- A website builder cannot host more than one website or act as a server for anything other than the website you’re building with it. It’s not designed as a hosting platform, it’s both a storage locker and construction ground for your website. Remember, “website builder hosting” is a bit misleading, what’s being hosted is the Website Builder software, not the website being created by the Website Builder.
- Web hosting is rented space or digital real estate, it’s not a service that allows you to build a website. If you purchased hosting and want to build your website with it, you’re putting the cart before the horse. Think of it this way: you need a website in order to host it. Some hosting packages will offer tools to build a website, but that’s an added feature and not a standard feature of web hosting.
- A website builder allows the user to actually create the website they’re going to host on a server. Website builders provide pre-coded and templatized “sections of websites” that you get to put together and customize to create your own website. Domain.com’s Website Builder offers drag and drop functionality, making it a breeze to use.
At its core, the main difference is that web hosting is a piece of land, while a website builder is what allows the construction to happen atop that land.
A Website Builder Explained
As we mentioned, a website builder is a software platform used to build a website. Engineered for both experts and beginners alike, they are usually offered alongside a hosting platform to create an all-inclusive package. There are two types of website builders:
- An online website builder – the website builder is hosted on the same server as the website and can be accessed anywhere there’s internet. This means that the user will never have to download or install software and can access their “build” — at any stage — so long as they have a healthy internet connection. These are more common than the following type.
- An offline website builder – typically thought to be geared more towards users with technical knowhow, an offline website builder is exactly as it sounds; a platform that works offline. This means the user will have to download the software and save the files locally, then upload them onto a server once they want to launch the website
If you choose to use a website builder hosting package that doesn’t mean that you’re bound to that specific hosting plan once your website has been built.
What Should I Expect (And Want) from a Website Builder?
A quality website builder provides all the tools you need to build, maintain, and expand upon a website. A few common things to expect are:
Variety of Templates
The allure of using a website builder is that it’s pre-coded. This means that someone with zero knowledge of coding can utilize the user interface to create their own website. This is done by way of templates. Each website builder will have their own catalogue of templates which are pre-coded, designed, and color coordinated. Once selected, these templates can be customized to fit a brand or personality.
A good Website Builder will have an image editor, “drag and drop” functionality, and customizable templates. The functionality of a website builder should be easy to use and versatile.
It’s no secret that people are just as likely to visit your website on their mobile device as they are on their computer. Today, mobile formatting is not only important for websites, it’s an imperative. If the website builder that you’re considering doesn’t format for mobile, run away. You can’t risk losing customers because a website doesn’t load properly on their mobile device.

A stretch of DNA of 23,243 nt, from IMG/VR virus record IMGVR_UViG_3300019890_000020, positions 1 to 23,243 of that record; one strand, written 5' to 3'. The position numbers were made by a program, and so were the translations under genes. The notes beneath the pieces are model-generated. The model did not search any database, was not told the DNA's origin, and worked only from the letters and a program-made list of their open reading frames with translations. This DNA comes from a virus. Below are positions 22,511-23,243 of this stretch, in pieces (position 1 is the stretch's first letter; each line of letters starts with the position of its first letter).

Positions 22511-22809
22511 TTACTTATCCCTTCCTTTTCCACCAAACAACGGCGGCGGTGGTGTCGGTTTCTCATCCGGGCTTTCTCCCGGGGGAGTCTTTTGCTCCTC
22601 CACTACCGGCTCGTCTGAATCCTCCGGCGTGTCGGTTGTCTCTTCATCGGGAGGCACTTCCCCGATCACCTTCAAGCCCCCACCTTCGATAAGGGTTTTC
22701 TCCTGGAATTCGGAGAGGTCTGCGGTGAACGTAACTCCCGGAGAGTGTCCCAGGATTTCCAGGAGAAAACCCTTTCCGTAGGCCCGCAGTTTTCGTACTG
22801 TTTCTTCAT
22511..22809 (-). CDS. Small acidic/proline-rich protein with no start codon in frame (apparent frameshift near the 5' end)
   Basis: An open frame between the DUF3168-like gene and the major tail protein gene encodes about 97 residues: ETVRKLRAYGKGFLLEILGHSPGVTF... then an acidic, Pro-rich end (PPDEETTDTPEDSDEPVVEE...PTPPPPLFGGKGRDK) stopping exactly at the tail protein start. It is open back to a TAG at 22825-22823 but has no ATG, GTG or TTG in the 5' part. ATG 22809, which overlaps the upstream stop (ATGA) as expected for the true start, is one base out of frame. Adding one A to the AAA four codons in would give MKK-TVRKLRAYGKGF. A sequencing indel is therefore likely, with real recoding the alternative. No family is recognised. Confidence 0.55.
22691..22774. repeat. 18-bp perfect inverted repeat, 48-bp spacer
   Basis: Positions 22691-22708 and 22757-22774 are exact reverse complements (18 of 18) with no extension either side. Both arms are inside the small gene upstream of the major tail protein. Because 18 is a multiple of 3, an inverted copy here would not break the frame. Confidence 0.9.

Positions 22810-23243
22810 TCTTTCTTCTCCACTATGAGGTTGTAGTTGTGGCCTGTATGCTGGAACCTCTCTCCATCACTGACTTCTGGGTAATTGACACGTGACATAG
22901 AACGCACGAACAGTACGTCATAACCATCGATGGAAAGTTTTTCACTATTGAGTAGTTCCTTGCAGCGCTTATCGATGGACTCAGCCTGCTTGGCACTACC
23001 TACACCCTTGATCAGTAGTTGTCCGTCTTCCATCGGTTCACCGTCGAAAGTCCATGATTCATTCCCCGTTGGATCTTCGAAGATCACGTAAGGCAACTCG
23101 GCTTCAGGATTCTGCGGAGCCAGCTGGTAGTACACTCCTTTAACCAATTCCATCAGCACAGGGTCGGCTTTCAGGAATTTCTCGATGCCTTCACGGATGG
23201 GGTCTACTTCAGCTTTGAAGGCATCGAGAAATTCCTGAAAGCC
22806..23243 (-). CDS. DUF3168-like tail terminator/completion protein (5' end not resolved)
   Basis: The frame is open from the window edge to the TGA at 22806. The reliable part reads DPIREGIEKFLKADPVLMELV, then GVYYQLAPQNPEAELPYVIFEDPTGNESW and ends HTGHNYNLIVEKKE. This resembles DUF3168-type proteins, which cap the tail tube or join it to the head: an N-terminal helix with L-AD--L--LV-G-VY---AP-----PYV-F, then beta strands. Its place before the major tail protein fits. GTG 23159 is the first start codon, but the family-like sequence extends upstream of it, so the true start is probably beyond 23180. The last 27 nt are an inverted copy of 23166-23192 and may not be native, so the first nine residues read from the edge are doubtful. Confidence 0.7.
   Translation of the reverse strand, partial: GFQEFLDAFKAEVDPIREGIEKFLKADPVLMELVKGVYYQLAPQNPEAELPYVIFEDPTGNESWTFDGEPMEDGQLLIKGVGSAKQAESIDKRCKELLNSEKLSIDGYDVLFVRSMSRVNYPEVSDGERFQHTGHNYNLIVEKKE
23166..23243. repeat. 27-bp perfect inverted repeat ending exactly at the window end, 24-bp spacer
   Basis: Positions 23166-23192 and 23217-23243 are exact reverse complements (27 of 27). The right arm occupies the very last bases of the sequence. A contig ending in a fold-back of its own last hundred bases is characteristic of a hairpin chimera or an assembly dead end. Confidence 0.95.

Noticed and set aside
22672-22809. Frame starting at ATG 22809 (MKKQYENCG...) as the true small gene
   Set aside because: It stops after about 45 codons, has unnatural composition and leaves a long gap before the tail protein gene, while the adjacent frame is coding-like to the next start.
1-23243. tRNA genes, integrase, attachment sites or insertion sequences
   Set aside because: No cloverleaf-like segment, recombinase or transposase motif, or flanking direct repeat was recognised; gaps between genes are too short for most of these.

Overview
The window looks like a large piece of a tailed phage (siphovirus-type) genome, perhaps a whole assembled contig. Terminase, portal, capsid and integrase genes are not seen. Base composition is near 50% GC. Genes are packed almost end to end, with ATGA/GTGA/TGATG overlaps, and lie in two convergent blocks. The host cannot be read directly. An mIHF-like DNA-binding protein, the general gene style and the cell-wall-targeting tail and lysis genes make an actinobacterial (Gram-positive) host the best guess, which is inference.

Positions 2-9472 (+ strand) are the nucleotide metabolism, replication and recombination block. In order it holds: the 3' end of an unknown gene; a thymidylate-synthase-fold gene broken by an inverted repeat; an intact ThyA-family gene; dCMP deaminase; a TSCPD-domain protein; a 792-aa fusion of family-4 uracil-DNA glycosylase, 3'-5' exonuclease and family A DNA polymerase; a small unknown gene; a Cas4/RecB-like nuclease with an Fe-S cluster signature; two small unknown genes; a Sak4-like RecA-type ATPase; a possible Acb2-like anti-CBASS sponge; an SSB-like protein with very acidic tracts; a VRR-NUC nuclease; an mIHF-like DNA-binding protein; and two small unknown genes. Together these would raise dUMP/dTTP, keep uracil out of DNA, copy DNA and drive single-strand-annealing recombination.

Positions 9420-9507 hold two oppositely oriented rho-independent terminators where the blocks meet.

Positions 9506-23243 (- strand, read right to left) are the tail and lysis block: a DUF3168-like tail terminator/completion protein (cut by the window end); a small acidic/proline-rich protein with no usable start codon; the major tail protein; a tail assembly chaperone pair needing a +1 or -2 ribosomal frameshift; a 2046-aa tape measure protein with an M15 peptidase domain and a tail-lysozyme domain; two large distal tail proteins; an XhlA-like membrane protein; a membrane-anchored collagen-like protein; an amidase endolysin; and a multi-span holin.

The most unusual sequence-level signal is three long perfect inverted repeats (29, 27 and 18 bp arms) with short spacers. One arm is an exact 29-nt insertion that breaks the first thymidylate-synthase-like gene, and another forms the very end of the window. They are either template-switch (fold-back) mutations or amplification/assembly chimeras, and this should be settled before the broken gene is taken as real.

User-Friendly Interface & Technical Support
Website builders are designed to be user-friendly, allowing even the most computer illiterate of us to easily create a site. To that end, every website builder should be backed by a reputable and diligent technical customer support team. If anything in the website happens to break, or if certain pieces aren’t fitting together, then a good provider would offer customer support to troubleshoot the problem.
Analytics Tools & SEO
Analytics and SEO (search engine optimization) are now utilized by every successful website, so you should expect your website builder to offer some form of both. This can mean offering a flawless integration of Google Analytics, or even some ground level keyword generation for SEO. These types of tools will allow a user to understand how well they’ve positioned themselves on the internet, what they’re doing wrong, and where to improve.
When it comes to spelling out the differences between web hosting and a website builder, it’s best to separate them entirely. Some key takeaways:
- Web hosting hosts both websites and website builders but by its definition is incapable of building a website.
- A website builder does not host a website so that consumers can access on the internet. Rather, it hosts the tools and pieces needed to create that website, allowing the user to build.
- Both web hosting and website builders work best in packages, where a website builder is utilized to create a website, then the website is hosted through the same bundle
I Understand Now, How Do I Get Started?
Now that you understand there is no choosing one or the other, rather it’s about working to integrate both web hosting and a website builder, how do you get started?
First, you need a domain name. Your domain name is going to be the name of your website, which should hopefully align with your brand or company. From there, you can choose what type of hosting and website builder package you want.
If you’re still confused about all the options or have any questions regarding domains, hosting services, and website builders, then feel free to reach out to the experts at Domain.com and they’ll provide the answers you’re looking for. You don’t need to be an expert coder to create a fantastic website, you just need a solid website builder and a decent web hosting plan.